There were two cages of rats that had dirty/runny noses after just a couple days on the new pellets. Once I put them back on the normal bedding, their noses were clean again.
“KK2046-A,” Black Variegated male that died while on the Purr & Simple™ bedding test with a wet, bloody-looking bottom; owned by and photo by Karen Robbins.
I did notice two of my rats that would rattle occasionally, begin to rattle all the time while on this and once returned to my normal aspen chip/recycled newspaper pellet bedding, went back to just occasionally rattling.
After 7 weeks of using it on my rats, I did find one of my males suddenly dead in the cage with a very wet, bloody-looking bottom like he had bladder problems, a runny nose, plus he looked like he had suddenly lost weight. He had shown no signs of anything wrong prior to this and his health and weight had been very good. I am aware of the bladder problems associated with Tailless, but I do not breed or have any Tailless. I don’t know if perhaps some of the powder got into his urethra, but nothing had been changed during this time except for the addition of these pellets to their bedding. Just prior to his death, I did find 3 of my females in other cages with a “wet bottom” but were okay a couple days later and have shown no recurrence of this issue. These rats were the first I’ve experienced with what looked like bladder problems by having a “wet bottom.”
The nose and mouth of a Champagne Satin mouse showing the “dirt” from the Purr & Simple™ powder; owned and bred by Karen Robbins. Photo by Craig Robbins.
Even though I had some health issues with the rats, I did not find any with the mice during this testing period. However, in taking photos for a separate topic, I found those housed with Purr & Simple™ had “dirty noses and mouths” from the bedding powder being stuck around their noses and in their mouths/teeth.
Because of the fine powder, it made the critter room very dusty and I was having to vacuum a lot more often than normal.
I would be interested to know if anyone that uses litter pans in their rat cages rather than having bedding covering the entire cage floor, what they found with this bedding since it would be in a small container and not where the rats would be able to constantly move it around and be in it.
It is great on odor control, but because of the dust issue I found with my animals, this is a product I have concerns using with standard bedding use that covers the cage floor.
I’ve heard a lot of great comments using this as intended and that is for cats, but since I no longer have a cat, can’t give it a try there.
Ken & Connie Van Doren, Happy Go Lucky Rattery, Whittier, CA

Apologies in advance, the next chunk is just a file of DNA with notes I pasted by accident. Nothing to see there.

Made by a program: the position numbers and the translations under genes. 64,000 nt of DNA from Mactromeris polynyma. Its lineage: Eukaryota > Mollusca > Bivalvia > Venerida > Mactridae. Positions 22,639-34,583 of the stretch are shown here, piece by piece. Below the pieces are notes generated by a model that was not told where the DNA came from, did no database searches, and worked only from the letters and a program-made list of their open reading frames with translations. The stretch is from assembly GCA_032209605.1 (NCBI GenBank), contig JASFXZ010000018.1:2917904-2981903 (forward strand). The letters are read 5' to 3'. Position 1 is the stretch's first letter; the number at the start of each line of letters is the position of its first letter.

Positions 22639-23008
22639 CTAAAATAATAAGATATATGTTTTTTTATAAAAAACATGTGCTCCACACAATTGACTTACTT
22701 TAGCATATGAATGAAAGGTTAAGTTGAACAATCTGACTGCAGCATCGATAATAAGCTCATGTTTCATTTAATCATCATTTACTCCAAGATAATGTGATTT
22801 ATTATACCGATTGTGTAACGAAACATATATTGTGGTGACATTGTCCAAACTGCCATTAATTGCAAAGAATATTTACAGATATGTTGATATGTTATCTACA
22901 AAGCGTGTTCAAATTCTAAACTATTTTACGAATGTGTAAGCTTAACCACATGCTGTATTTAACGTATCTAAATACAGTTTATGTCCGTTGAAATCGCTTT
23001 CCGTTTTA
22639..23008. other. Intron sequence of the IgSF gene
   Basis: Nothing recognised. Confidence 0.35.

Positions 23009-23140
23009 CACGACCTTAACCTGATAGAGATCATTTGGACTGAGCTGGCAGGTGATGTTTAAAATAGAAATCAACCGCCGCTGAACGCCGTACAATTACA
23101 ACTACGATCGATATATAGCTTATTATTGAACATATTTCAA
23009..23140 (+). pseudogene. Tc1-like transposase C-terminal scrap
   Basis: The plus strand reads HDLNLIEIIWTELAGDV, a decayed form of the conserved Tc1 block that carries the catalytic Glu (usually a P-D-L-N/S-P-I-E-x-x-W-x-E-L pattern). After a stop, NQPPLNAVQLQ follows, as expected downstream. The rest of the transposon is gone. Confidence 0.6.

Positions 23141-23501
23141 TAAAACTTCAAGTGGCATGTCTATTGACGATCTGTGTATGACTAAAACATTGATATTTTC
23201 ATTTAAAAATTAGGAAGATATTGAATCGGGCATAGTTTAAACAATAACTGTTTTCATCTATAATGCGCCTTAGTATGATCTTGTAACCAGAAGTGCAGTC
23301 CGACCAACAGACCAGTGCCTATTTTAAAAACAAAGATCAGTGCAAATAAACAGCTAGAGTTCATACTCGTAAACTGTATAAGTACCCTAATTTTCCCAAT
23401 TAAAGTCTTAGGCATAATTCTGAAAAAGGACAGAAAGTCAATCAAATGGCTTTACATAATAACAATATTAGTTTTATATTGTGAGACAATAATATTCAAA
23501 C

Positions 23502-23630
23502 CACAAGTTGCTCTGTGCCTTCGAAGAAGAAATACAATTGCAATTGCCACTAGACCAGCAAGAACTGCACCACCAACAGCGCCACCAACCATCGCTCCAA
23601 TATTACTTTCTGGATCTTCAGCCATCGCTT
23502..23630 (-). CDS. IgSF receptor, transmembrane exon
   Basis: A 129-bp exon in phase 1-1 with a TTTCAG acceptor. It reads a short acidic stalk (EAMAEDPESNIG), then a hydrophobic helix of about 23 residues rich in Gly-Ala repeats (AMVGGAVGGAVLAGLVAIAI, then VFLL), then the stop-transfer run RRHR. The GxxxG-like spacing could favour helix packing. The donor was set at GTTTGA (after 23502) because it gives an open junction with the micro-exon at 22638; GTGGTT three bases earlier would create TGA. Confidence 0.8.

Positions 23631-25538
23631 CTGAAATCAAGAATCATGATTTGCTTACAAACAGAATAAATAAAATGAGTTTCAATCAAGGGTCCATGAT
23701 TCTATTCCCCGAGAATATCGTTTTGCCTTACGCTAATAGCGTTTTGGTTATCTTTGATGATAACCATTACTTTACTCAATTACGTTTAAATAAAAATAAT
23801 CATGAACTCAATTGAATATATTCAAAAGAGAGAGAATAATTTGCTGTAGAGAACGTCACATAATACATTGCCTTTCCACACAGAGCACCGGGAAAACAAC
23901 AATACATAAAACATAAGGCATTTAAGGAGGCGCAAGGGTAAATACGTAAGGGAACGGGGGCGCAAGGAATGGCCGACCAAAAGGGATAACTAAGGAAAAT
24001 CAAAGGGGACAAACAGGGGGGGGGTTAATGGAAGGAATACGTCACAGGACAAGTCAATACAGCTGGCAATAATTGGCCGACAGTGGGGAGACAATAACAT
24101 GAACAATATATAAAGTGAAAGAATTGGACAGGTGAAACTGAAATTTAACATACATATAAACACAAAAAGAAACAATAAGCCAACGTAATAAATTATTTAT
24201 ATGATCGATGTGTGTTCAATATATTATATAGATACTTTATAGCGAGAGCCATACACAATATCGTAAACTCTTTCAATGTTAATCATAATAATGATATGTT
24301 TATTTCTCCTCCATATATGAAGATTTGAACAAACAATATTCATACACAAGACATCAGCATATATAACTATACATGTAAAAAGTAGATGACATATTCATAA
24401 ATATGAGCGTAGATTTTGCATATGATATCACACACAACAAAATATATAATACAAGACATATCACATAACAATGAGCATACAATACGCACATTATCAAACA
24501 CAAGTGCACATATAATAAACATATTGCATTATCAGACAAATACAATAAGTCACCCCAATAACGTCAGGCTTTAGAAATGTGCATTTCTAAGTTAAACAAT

We tried the Purr & Simple™ cat litter underneath the aspen shavings in our rat cages. We first put a layer along the entire bottom of the cage, and the rats just moved it all around. A lot went to waste so we tried putting it just in the corners of the cage. The rats still moved it around, but it seemed to work a little better that way. In our case, the litter didn’t make much of a difference in the male’s cage, as they tend to use their entire cage (from top to bottom) as a litter box. The females, however, are more polite and usually stick to using the corners. In these cages we could go an extra day or two before cleaning. The litter was not dusty, took a long time to break down, and was even eaten, with no ill effects.
We also tried the litter in our mouse cages. We have one cage with five females and one with a single male. The rearranging of the litter was an even bigger issue with the mice. They moved it around so much that it was evenly mixed with the aspen chips. The male’s cage is where we noticed the biggest difference in odor (or lack of). We could go an extra 3 to 4 days before cleaning these cages.
While the use of this litter in conjunction with the aspen bedding did lower the smell a little and gave us a couple extra days before we had to clean, we feel the extra cost of the litter really isn’t worth it.
Geri Hauser, Riverside, CA
Since I no longer have rats but have two cats, I tried this litter in the cat pans. The cats are indoor/outdoor and they don’t use the pans very often, so I haven’t had much experience with this litter. I mixed it with a paper pellet and slowly went to all Purr & Simple™. I think a smaller pellet would be better for cat litter—it seemed like they didn’t like stepping on it. It breaks down pretty fast once it is wet but does absorb well and is easily scooped out of the pan.
Rachel Miller, Moreno Valley, CA